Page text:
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On Anxiety: Project


Anxiety is my second most persistent lifelong companion. (Depression is first.)

Last year - feeling secure in other aspects of my life - I made a conscious effort to try to understand my anxiety.

That journey took me many places, which I'll share with you this year.

I'll start with a practical tip.

Often, we have to do tasks that give us anxiety. For example:
- We have to return a friend's call from last week, but it's gotten too late now;
- We have to read an email from a colleague that we saw a notification for; or
- We signed up for a friend's event that we know we're going to flake on.

I realized a few months ago, that what gave me anxiety was NOT these tasks themselves - but NOT DOING them!

It's not the tasks that give us anxiety; it's not doing them; avoiding them; putting them off; that gives us anxiety!

Last night, I finally caught up on all my emails and messages from the holidays -- Not because I was so busy until then, but more because my anxiety kept pushing me to postpone some tasks until later.

All the while though, those tasks were on my mind, and so was anxiety.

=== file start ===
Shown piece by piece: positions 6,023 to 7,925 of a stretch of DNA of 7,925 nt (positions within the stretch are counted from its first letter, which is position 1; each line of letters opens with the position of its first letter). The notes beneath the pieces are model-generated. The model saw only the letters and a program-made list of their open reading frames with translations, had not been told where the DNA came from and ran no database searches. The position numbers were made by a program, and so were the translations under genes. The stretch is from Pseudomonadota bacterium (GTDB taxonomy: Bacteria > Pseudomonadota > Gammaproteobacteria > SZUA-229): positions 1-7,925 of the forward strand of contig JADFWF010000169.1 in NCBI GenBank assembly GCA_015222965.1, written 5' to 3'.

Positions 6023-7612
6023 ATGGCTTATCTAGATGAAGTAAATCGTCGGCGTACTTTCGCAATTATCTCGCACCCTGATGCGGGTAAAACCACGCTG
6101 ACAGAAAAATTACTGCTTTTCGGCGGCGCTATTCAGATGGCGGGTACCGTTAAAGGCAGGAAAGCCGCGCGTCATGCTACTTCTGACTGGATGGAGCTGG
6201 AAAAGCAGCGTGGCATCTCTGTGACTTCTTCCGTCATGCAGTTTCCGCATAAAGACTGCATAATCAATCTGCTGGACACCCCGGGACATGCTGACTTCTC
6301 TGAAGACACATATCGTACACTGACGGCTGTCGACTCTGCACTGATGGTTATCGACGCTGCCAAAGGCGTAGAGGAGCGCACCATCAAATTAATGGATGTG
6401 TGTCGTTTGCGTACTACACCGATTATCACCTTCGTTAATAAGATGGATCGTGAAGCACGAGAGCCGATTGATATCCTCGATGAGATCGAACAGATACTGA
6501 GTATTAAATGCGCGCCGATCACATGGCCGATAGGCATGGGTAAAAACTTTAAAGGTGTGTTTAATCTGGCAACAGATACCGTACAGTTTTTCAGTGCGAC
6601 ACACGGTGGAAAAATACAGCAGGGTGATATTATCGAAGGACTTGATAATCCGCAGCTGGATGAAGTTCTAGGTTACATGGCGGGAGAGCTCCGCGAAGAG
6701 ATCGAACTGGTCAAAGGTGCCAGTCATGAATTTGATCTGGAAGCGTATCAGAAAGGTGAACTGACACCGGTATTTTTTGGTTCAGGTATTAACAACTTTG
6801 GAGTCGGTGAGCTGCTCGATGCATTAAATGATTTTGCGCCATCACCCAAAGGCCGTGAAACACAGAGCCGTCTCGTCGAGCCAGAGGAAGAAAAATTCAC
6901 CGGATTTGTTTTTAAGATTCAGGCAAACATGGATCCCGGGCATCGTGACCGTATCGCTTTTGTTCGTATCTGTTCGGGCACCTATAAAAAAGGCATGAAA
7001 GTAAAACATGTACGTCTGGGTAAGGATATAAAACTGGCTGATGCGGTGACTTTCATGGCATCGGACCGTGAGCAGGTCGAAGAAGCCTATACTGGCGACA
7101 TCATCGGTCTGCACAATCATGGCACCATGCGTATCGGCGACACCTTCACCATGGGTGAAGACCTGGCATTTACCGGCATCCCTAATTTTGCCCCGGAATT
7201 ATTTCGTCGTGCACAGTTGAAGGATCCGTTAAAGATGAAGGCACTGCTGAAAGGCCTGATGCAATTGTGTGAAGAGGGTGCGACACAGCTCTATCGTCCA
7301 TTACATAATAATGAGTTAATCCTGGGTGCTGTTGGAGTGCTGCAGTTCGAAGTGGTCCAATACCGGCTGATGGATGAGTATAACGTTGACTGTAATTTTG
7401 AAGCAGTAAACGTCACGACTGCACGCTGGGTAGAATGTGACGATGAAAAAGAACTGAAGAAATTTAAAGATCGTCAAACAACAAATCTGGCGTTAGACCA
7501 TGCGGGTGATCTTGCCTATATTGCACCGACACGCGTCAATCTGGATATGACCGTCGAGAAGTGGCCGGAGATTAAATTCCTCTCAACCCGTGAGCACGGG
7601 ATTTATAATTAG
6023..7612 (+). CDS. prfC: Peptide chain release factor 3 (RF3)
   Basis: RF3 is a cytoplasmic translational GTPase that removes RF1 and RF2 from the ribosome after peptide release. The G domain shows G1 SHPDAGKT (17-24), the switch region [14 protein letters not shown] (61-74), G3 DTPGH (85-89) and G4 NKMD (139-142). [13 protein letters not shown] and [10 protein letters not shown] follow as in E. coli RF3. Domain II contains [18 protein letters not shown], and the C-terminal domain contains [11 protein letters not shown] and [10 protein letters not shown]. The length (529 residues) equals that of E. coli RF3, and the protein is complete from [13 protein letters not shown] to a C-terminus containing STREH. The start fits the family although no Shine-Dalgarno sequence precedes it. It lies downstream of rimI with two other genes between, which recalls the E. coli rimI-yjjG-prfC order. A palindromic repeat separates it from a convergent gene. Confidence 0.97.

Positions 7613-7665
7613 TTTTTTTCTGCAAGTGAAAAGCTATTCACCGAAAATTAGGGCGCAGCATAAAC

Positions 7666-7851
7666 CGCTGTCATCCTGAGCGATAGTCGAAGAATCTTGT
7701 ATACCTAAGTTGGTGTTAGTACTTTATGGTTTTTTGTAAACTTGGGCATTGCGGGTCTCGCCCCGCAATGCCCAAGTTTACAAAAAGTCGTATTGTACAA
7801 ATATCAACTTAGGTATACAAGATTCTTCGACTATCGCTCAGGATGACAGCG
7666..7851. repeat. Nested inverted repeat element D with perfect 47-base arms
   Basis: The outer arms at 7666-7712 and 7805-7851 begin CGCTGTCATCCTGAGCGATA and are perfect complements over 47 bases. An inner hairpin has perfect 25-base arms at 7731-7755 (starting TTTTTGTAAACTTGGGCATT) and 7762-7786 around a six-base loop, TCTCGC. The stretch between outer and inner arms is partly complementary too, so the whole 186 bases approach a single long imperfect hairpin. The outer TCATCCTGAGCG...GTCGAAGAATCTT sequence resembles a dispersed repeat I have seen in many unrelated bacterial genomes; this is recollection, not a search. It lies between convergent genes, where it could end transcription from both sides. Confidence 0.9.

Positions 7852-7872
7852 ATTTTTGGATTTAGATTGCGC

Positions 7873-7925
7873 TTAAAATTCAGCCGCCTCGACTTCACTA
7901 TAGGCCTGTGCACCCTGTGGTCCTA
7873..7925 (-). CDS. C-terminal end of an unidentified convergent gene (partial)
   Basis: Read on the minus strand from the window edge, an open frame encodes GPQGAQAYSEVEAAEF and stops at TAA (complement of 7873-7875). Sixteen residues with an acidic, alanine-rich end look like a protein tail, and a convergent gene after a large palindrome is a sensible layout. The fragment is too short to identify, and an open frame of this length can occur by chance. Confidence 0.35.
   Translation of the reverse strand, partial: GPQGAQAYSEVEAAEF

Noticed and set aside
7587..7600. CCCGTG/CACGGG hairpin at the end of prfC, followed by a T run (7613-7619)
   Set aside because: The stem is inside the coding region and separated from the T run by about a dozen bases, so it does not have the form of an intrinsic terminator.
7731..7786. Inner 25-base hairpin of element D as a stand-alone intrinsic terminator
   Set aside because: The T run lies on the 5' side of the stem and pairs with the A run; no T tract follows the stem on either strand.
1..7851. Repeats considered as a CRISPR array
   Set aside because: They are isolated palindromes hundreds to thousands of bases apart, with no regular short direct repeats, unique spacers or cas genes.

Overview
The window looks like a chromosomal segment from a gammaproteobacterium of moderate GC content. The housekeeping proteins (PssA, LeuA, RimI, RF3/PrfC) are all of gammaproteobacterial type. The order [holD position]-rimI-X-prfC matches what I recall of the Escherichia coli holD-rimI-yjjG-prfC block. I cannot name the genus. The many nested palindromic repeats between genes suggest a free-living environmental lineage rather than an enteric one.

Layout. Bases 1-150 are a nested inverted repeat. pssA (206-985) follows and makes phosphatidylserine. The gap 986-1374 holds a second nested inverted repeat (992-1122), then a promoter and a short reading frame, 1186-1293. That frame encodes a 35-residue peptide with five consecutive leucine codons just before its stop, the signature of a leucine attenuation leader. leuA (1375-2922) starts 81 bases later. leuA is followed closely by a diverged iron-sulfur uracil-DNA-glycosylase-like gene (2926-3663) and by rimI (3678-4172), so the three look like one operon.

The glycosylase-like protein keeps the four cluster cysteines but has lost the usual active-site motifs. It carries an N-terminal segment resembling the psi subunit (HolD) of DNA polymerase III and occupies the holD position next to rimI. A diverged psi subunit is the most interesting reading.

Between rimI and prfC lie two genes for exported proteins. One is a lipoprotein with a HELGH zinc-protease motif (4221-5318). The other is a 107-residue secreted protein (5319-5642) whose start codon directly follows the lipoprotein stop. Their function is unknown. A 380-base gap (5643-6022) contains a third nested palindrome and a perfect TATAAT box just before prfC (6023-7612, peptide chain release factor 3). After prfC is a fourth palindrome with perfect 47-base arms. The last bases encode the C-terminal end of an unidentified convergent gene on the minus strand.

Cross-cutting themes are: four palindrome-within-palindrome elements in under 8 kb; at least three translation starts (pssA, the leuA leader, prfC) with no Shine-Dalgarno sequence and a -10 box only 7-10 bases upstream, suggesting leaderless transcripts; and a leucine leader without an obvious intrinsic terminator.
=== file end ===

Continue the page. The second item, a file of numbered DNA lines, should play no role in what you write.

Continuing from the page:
When I was done, I felt amazing. Free!

When in doubt, DO anxiety away!



Recall, I'd asked my therapist to help me manage my life-long struggle against anxiety.

He told me a story, about a scene from a movie, he had seen years ago.

In that scene, a mother whose young son has died, is alone at home; on the couch, under the covers; watching childhood home videos of her son; crying quietly, incessantly. Her son is gone forever; and she can never, ever, feel his love, again.

Then, in the scene, the camera pans up, and shows the (soul of the) son; sitting on a perch; watching his mother; with a beautiful, deep smile on his face.

My therapist said: "From the point of view of the mother, this is a sad scene; because the mother can never love her child again."

"But from a higher perspective - where the son is sitting - this scene is FULL OF LOVE! What love higher, purer, than a mother's love for her child?!"

If you look at things from a higher perspective, you'll find the things you thought were missing, originally.

At least because you, yourself, can be the source of those missing things. YOU, can bring love into any situation.


On Anxiety: Work
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